TESTING-THE-LIMITS OF THE ONTOGENETIC SOURCES OF TALENT Paul B. Baltes
>A two-pronged conclusion resulted: Yes! The orchestration of
>experiential and practice factors produces outstanding levels of
>performance in all age groups and for many individuals. Yet! If
>maximum levels or limits of performance (in the sense of asymptotic
>levels of potential) are studied by means of testing-the-limits
>procedures, older adults did not reach the same asymptotes as
>younger ones. Moreover, as subjects reached higher and higher
>levels of performance, individual differences were maintained or
>When people participated in 36 sessions of intensive and organized
>training in a memory technique (the method of loci) that can be
>used to reach exceptionally high levels of memory performance, all
>of them benefitted from this intervention. If continued beyond 36
>sessions (Kliegl, Smith, Heckhausen, & Baltes, 1987), people
>reached levels approaching the characteristic of memory experts.
>As subjects were pushed toward the limits (asymptotes) of their
>maximum performance potential, individual differences were
>magnified (Baltes & Kliegl, 1992). The conclusion is clear: the
>likelihood is high that biology-based factors are involved (see
>Lindenberger & Baltes, 1995, for further expositions).
>My hypothesis is clear: If such testing-the-limits studies were
>conducted, the biological individual-differences factors of talent
>would come to the foreground and be part of the ensemble.
How can you tell if participants have reached thier limits from a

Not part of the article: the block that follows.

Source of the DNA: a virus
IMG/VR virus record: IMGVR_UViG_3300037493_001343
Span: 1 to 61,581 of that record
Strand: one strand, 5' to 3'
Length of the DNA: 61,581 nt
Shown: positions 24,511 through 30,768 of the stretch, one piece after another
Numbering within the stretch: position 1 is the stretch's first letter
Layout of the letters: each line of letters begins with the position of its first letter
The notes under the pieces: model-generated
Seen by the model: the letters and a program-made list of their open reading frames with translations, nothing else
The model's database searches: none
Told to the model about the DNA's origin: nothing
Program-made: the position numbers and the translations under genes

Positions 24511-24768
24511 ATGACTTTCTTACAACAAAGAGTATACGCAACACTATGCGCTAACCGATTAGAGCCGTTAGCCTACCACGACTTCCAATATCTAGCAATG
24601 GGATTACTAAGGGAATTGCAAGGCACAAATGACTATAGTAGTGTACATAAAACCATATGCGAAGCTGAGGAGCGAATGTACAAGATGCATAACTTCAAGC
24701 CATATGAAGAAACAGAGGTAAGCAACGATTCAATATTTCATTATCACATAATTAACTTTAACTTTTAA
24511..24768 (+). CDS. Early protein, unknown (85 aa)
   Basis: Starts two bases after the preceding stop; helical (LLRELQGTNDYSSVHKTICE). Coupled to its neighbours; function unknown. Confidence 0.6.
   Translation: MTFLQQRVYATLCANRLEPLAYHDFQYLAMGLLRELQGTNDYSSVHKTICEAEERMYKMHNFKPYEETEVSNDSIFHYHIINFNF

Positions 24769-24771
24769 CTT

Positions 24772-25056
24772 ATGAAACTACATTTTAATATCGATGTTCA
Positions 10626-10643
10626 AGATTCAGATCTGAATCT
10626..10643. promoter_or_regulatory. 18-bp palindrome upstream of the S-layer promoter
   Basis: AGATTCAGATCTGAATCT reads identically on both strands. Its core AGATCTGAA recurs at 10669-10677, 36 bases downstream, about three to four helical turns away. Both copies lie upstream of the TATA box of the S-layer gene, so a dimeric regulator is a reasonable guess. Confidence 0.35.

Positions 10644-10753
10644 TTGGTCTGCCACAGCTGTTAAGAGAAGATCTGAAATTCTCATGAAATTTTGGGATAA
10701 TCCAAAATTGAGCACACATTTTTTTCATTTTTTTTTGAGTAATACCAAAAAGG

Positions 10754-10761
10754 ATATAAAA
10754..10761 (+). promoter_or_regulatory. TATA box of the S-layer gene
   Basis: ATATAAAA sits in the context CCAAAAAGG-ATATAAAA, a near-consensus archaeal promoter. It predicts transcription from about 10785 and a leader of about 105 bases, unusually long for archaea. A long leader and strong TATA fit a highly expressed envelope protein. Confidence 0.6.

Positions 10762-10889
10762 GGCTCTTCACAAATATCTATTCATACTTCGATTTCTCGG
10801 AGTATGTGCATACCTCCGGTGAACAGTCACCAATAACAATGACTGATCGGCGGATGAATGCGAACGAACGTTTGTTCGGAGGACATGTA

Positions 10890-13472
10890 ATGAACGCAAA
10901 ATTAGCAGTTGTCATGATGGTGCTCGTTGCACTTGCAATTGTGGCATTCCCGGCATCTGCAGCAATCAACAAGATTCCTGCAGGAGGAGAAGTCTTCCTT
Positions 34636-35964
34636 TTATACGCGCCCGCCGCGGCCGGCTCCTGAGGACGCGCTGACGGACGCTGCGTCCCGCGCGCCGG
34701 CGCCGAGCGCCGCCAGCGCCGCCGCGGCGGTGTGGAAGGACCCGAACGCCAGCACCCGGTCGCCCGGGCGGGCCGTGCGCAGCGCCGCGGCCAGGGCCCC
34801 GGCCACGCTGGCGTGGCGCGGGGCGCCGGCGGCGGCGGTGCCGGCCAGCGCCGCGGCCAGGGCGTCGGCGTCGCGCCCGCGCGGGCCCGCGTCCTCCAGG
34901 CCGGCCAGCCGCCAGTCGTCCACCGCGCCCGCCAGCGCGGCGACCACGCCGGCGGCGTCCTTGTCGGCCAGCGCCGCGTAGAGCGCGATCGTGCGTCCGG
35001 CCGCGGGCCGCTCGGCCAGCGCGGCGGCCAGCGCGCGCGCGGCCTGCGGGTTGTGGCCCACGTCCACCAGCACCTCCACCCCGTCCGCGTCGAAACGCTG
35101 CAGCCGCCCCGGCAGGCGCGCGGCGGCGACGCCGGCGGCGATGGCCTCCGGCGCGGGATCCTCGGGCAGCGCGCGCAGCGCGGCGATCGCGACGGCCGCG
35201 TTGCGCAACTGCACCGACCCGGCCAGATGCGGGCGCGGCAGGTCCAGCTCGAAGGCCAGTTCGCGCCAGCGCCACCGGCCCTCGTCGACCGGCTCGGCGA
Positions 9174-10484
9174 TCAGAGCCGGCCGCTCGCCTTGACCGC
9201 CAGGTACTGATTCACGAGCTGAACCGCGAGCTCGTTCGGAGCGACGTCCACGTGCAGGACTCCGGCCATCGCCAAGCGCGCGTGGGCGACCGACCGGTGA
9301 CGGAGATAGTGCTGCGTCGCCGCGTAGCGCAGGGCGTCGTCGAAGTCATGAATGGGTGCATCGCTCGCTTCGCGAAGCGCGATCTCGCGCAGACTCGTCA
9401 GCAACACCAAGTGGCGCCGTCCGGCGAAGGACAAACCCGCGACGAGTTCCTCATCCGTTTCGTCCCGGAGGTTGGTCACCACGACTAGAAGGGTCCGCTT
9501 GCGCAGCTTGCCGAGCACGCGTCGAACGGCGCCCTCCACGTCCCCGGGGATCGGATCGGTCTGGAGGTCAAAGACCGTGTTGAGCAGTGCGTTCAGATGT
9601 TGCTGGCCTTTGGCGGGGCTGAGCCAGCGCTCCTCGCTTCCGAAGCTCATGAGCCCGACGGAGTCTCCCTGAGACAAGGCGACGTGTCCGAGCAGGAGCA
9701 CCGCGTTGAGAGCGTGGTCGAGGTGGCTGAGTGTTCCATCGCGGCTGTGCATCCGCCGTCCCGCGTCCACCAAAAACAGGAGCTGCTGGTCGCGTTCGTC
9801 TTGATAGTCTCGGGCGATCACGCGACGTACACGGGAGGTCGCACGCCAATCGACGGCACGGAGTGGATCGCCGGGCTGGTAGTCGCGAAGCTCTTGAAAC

simple memory experiment. Some participants may need more time to
fulfill thier potential. Optimal performance may be produced using
different memory strategies for individual participants. Other
uncontrolled factors may be participant motivation and concentration
on the task. This may differ according to the participants interest
in the task. More interest in the task may, in itself suggest that
those participants will do better at the task.
It could also be suggested that the brain develops a particular
ability purely due to exposure to that ability and not through any
bioplogical advantage. What I am suggesting is that the results of
this experiment can not deny that an increased ability in the memory
task maybe due to exposure to this skill in the participants life
time. The only way that this could be disproved is by knowing every
single interaction that had occurred in the participants life.
COULD THE ANSWER BE TALENT? Urie Bronfenbrenner
>Proposition III. Proximal processes serve as a mechanisms for
>actualizing genetic potential for effective psychological
>development, but their power to do so is also differentiated
>systematically as a joint function of the same three factors
>stipulated in Proposition II (form, power, content).
What this is saying is that particular interactions occurring
between human and environment (proximal processes) serve to develop
individual genetic potentials for a particular skill, but this
depends on the type, power and content of the interactions. So we
are predisposed to be talented (or good at) certain things, but
these behaviours will only occur if we have been appropriately
exposed to them (ie. correctly and stabally over time)
Do these proximal processes need to occur early in our lives?
Surely if we have a genetic basis for a particular skill, it would
not matter at what age it was nurtured. However it is not often the
we see a great talent emerge in a person later in their lives. So
perhaps the specificity (correct type, power and content) of the
proximal processes does not need to be so stringent, because most
talents do seem to emerge earlier in life. Perhaps it can be
explained by saying that later in life we may not so readily learn
new things and we are not exposed to particular, ongoing
encouragement from our parents, as may happen in childhood.
>Hypothesis 1 Heritability will be higher when proximal process are
>strong, and lower when such processes are weak.
This seems very reasonable, that the more appropriate and the more